When someone you love dies, the loss of that person is immense. When that person takes their own life and commits suicide you have all the emotions of a death but so many unanswered questions.
Unfortunately, my family experienced a suicide death when my 21-year-old nephew, Bobby, took his own life, just a few weeks shy of his 22nd birthday. The action he took, in such a violent way, shook everyone he knew to the core. Life for his parents, sister and relatives like me, would never be the same.
When you don’t have children of your own, the gift of nieces and nephews gives you the opportunity to experience the love a child on a very personal level. I was blessed to be included in the lives of my niece and nephew, Bobby. I experienced most of their “firsts”. I was invited to share in their childhood milestones. I never passed up an opportunity to cheer them on at sporting events and graduations. Being included in children’s lives is such a gift.
One of my fondest memories of Bobby as a child would happen when I would travel to my sister’s home. I would bring toys for “trading”. My niece and nephew were told to bring something back to the table to trade for what I brought. My niece being older, knew to bring something not that valuable because she figured out the gifts I brought would be given to them no matter what they brought from their rooms. Bobby always brought something he treasured and was willing to give that up. This gave me an insight into his generous heart.
Bobby had an infectious smile and a quick wit. By all accounts everything he did came easy to him. Good grades and outstanding athletic ability gave the outward appearance of never having to struggle to achieve anything. He didn’t have to study, but was proudly inducted into the National Honor Society. The words people used to describe Bobby were handsome and charismatic, but mostly kind. He was
very patient with his young cousins and small children and they adored him.
My belief, no child was ever more loved by his parents and sister than Bobby. My sister and brother-in-law gave unconditional love and support to their two children and enjoyed being together as a family most of all. Being parents was always their biggest joy. Losing a child at such an early age to suicide is their biggest unfathomable grief.
If someone dies in a car accident, there mostly will be a definite answer as to what happened. Typically, with illness there can be understandable medical reason for the death. With a suicide there isn’t a definitive reason why someone would take their own life. Especially without a note left behind to offer some type of explanation. Depression is so hard to understand when looking from the outside. It is a
silent pain that others can’t always see and can be hidden behind a beautiful smile.
The 5 stages of grieving (denial, anger, bargaining, depression and acceptance) are intensified when the death is by suicide. The mere stigma of saying the word “suicide” is difficult. Because suicide has become so prevalent, and affects so many families, it should be talked about in hopes of possible helping someone else going through dark times.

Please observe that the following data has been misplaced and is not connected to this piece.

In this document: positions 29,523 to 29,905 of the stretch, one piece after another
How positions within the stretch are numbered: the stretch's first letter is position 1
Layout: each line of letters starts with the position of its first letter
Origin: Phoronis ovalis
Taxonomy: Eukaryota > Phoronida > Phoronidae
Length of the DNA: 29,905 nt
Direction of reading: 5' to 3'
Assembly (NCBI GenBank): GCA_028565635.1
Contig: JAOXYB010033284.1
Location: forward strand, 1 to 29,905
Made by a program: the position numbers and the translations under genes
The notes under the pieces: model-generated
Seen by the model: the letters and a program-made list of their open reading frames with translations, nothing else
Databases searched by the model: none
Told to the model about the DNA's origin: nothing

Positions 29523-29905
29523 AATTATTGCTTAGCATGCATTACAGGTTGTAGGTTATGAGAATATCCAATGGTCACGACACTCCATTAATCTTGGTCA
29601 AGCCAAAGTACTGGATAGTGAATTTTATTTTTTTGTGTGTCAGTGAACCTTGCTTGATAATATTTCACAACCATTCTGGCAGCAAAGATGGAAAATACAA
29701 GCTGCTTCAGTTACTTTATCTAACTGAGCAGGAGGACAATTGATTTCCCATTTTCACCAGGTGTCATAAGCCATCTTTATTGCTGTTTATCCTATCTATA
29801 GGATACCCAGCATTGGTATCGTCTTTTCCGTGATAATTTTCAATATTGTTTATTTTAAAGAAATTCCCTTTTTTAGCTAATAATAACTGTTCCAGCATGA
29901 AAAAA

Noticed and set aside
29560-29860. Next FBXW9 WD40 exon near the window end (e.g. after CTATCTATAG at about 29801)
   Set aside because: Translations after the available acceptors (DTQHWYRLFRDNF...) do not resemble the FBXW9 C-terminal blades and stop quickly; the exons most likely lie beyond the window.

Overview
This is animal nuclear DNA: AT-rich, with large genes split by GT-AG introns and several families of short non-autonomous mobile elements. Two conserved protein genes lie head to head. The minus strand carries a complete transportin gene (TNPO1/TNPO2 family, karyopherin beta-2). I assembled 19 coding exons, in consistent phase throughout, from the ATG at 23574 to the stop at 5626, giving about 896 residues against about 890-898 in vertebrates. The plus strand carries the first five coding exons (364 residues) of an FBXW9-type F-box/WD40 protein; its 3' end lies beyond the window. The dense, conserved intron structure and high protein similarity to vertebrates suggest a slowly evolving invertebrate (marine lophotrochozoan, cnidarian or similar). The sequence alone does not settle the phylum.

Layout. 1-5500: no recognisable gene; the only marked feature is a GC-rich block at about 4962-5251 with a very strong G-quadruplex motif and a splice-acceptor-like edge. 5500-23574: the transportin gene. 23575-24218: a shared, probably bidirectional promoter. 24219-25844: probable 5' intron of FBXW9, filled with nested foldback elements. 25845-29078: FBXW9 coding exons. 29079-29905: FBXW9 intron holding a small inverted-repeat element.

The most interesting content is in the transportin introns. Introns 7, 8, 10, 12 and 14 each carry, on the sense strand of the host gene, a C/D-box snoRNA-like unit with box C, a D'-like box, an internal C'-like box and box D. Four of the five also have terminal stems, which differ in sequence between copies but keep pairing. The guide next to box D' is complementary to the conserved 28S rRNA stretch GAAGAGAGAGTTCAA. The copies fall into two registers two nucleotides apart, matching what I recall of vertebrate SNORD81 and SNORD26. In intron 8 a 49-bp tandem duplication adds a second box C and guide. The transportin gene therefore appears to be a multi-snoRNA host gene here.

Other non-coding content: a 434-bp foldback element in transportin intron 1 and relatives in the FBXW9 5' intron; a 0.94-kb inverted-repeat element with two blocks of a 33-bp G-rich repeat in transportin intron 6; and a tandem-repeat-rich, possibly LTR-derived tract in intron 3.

The lingering pain that you feel is “why did he do it?” “What could we have done to prevent such a tragedy”? I know for my sister and brother-in-law the burden of guilt was overwhelming. Blame and Guilt. How did they miss the signs, what could they have done.
About 6 months after Bobby died, I saw a TV show that had 4 or 5 young people on the panel. Each of them had tried to kill themselves by inflicting various types of injuries with the goal of suicide. They all survived, albeit they were physically maimed in serious ways. When asked “why did you want to die”. Their answers were the same. They were in so much pain, they just wanted to go to sleep to make the
pain stop. For these young people and Bobby and anyone who is in such a low dark spot, I wonder why it is so hard to reach out for help especially to their family who would move heaven and earth to get help, offer love and support and where needed, acceptance.
At his memorial service the week after he died, the shock of his death and how he died was evident on the faces of those who came to offer their condolences to the family. Over and over, the same thoughts were shared: how could someone who had everything going for them take their own life. If this deep pain could happen to Bobby, it could happen to anyone. He was always such a positive person with a deep love for life.
Our family is left with the unanswered question – what type of pain was Bobby in and what could have been done to help him get through it. When he took that opportunity away from his parents, sister and family, we are left with the hole in our hearts that never closes
To honor Bobby’s generous spirit and the love he had for children, each year on his birthday his family and friends donate “Bobby Bears” in is his name to the local hospitals for their pediatric patients.
Please if you or someone you know is suffering, please reach out for help. This pain is stronger than the individual person can handle by themselves.
The national Suicide Prevention hot line is 1-800-273-8255.